Nature has already evolved plastic eating bugs. Not to be outsmarted by Mother Nature, Scientists have genetically engineered bacteria to convert discarded plastic bottles into vanilla flavouring. Now plastic recycling can be more than a worthy exercise in ecology but also a profitable enterprise.
A scientific breakthrough challenges the perception of plastic being a problematic waste. This groundbreaking research demonstrates how polluting products can be epicycled as a new carbon resource from which high-value products can be obtained.
Plastic waste enters the world of up-cycling. Scientists at the University of Edinburgh have harnessed the ability of an engineered microorganism, Escherichia coli, to convert biodegradable polyethylene terephthalate polymer (PET) plastics into vanillin, which is widely used across numerous industries.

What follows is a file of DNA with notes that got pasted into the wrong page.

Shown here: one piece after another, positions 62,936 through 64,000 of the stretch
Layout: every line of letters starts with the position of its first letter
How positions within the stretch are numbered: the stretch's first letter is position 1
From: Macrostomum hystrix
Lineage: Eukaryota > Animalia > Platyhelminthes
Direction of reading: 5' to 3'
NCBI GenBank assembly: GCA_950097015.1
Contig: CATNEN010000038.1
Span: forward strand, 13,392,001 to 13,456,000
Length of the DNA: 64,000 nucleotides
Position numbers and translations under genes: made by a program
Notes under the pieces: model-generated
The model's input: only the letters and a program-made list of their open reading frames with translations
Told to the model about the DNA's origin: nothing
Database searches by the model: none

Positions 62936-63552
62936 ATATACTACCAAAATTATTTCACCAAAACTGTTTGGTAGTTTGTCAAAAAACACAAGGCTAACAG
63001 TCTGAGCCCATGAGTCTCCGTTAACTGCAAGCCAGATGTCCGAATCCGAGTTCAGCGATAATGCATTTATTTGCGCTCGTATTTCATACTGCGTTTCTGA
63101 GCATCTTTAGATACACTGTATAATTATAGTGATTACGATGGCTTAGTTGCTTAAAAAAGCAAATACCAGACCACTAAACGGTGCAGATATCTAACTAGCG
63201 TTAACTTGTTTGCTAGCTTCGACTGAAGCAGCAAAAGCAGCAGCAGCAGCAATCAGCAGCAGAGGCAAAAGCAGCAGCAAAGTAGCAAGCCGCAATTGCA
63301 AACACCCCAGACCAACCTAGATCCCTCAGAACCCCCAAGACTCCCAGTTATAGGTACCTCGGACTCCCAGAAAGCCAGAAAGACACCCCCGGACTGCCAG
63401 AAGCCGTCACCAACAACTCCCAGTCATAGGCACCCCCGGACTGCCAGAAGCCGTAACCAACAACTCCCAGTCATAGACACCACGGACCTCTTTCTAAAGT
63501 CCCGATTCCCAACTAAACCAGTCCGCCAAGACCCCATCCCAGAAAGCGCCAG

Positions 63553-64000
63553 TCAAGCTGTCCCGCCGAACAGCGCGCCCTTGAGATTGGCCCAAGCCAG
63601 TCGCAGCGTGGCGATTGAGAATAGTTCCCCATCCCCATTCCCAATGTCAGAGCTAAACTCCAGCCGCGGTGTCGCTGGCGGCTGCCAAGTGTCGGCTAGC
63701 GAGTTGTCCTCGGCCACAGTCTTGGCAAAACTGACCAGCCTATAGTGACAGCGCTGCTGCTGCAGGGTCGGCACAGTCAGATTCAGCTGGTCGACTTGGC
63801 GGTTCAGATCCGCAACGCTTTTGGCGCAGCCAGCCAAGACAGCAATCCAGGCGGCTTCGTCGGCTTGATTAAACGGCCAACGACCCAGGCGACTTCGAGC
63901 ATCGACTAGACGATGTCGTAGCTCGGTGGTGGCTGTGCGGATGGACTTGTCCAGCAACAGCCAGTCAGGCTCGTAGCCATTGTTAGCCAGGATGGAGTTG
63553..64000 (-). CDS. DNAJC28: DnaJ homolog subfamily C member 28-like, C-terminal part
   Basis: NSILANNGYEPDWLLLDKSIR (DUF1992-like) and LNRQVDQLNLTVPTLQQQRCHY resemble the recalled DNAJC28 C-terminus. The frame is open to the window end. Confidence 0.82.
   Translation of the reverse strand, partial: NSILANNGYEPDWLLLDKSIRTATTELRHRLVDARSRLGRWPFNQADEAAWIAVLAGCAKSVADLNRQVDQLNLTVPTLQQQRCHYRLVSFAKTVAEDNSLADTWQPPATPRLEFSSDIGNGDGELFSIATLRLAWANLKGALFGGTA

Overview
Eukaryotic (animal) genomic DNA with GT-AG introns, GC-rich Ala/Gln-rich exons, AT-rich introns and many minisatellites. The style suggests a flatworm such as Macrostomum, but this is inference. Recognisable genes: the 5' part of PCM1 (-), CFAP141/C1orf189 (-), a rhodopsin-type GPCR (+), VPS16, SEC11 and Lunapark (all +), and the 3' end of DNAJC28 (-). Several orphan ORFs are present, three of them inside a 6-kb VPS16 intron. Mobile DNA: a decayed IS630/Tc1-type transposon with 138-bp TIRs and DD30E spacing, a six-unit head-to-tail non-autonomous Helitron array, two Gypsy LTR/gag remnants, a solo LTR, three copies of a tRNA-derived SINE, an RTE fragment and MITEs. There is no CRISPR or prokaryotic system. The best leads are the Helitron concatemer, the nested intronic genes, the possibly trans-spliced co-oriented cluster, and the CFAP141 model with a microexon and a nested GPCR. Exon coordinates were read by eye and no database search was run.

Vanilla is found in food and cosmetics, as well as in the formulation of herbicides, antifoaming agents, and cleaning products.
Vanillin is an extract of vanilla beans and is responsible for the characteristic taste and smell of vanilla. It is an expensive product, with an expanding market that is projected to be worth US$724.5 (£514) million by 2025.
Synthetic Vanillin can also be made from petrochemicals.
Now mutant enzymes have already been developed to break down plastic bottles into basic components and then converted into vanillin. This is the first example of using a biological system to upcycle plastic waste into a valuable industrial chemical and has momentous implications for the circular economy.
The world’s plastic crisis has resulted in serious economic and environmental impacts, with an estimated 50 million tonnes of PET plastic waste being produced each year.